Then we’ll work until we die
This is all pretty close to objectively hilarious, but the song also takes its characters’ wants and needs and joys and pains seriously: A Schlesinger production tends to get better the deeper it digs, the more mundane its details first appear to be. The grandeur of “All Kinds of Time” would absolutely dominate even the greatest album by a lesser band, but Welcome Interstate Managers also has Fountains of Wayne’s biggest and horniest hit, “Stacy’s Mom,” which sounds like 12 of your personal favorite Cars songs blaring simultaneously, and is followed immediately by the band’s saddest-ever song, “Hackensack,” a bruisingly detail-packed study of a lovelorn loser pining for a beautiful classmate who fled Hackensack for Hollywood stardom and will never be back. You can probably think of a few rock ‘n’ roll greats who’ve specialized in evoking both the agony and the ecstasy of New Jersey. Schlesinger stands among them.
Dip anywhere into the band’s catalog (their final album was 2011’s extra-wistful Sky Full of Holes) and you’ll plunge into a master-songwriter rabbit hole. Just now I was listening to “Someone to Love,” the leadoff track to their 2007 album Traffic and Weather, a thorny but of course relentlessly hooky New Wave jam about two lonesome Brooklynites—Seth Shapiro and Beth McKenzie, because characters in Fountains of Wayne songs often get full names and always get Tolstoyan backstories—destined to meet cute and fall for each other. And midway through the not-quite-four-minute song, I got so invested in that story line I Googled the lyrics because I wanted to see how it ended. Schlesinger specialized in songs dense and vivid enough that they were worth spoiling.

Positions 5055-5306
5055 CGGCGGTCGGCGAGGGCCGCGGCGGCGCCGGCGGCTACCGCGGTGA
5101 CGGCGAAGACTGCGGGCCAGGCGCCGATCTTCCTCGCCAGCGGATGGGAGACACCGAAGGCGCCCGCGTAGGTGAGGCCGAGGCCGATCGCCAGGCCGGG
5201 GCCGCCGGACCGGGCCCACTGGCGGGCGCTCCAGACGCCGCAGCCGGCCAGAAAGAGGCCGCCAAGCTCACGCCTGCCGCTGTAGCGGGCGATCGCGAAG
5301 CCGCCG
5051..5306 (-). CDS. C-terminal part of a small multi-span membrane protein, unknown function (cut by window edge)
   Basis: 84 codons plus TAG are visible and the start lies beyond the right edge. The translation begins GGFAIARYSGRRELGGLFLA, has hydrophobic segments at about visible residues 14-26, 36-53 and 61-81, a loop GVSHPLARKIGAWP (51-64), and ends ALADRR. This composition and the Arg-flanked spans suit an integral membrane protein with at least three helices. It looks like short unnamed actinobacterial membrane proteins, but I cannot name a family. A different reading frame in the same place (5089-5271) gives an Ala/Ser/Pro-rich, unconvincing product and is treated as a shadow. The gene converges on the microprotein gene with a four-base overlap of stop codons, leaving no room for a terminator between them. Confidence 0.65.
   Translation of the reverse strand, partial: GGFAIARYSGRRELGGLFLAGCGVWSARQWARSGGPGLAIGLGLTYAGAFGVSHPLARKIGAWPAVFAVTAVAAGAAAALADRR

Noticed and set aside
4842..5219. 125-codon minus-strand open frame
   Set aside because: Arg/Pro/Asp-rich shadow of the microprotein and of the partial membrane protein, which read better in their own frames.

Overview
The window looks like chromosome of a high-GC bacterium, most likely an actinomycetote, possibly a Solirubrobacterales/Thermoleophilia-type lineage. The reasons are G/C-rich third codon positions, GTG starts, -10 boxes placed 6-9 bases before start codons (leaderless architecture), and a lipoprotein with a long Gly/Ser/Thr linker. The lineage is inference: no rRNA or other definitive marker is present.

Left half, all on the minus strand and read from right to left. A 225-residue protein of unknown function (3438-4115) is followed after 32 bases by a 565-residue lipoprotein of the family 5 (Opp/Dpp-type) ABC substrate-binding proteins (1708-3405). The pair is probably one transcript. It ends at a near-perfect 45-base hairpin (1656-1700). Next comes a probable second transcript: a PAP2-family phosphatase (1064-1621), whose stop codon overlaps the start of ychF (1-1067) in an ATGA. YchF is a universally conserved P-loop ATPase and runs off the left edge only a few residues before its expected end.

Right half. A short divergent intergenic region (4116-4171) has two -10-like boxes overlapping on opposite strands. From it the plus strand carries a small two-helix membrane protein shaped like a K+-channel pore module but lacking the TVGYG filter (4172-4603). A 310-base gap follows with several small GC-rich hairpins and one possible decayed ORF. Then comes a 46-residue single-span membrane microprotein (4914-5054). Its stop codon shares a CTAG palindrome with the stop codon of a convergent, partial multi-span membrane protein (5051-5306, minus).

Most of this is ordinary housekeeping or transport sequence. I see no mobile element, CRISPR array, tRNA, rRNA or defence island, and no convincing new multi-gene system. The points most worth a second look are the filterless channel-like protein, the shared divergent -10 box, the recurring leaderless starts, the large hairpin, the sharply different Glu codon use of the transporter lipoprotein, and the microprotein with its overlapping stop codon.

Or maybe you know him for the songs he wrote for those movies you love, songs so central to the narrative and the drama and the credibility that those movies literally would not exist otherwise. He wrote the exquisite ’60s one-hit-wonder jam that gave Tom Hanks’s 1996 directorial debut That Thing You Do! its title; for the 2007 Drew Barrymore–Hugh Grant romcom Music and& Lyrics, he wrote the tender ballad “Way Back Into Love” o’er which that romance, and much of the movie’s plot, transpires. Here he is onstage, singing one of the songs he wrote for the 2001 remake of Josie and the Pussycats.
Outside of Fountains of Wayne, in the ’90s Schlesinger cofounded the swankier and stormier pop band Ivy, and in 2009 he joined the delirious power-pop supergroup Tinted Windows alongside Smashing Pumpkins’ James Iha, Hanson’s Taylor Hanson, and Cheap Trick’s Bun E. Carlos, because why the hell not. More recently, he wrote or cowrote 157 songs for the extremely beloved CW comedy Crazy Ex-Girlfriend, of which my personal favorite is “I Gave You a UTI,” though based on the Schlesinger “egobituary” show cocreator Aline Brosh McKenna posted to Twitter Wednesday night, I am rapidly warming toward “What It’ll Be?.”
Which as you can see is another piano ballad, and another melancholy tribute to a down-on-their-luck nobody who becomes, via Schlesinger’s careful and workmanlike but also utterly magical attention, a somebody.
I know this town like the back of my hand
But I’m not such a fan of the back of my hand
’Cause if you look real close at those little hairs and veins
You’re like, “Hands are sorta gross”
It’s hard to explain
It is easy to explain what makes this ridiculous, but much harder to get at what also makes it transcendent. It’s just another perfect song he wrote—one of definitely hundreds.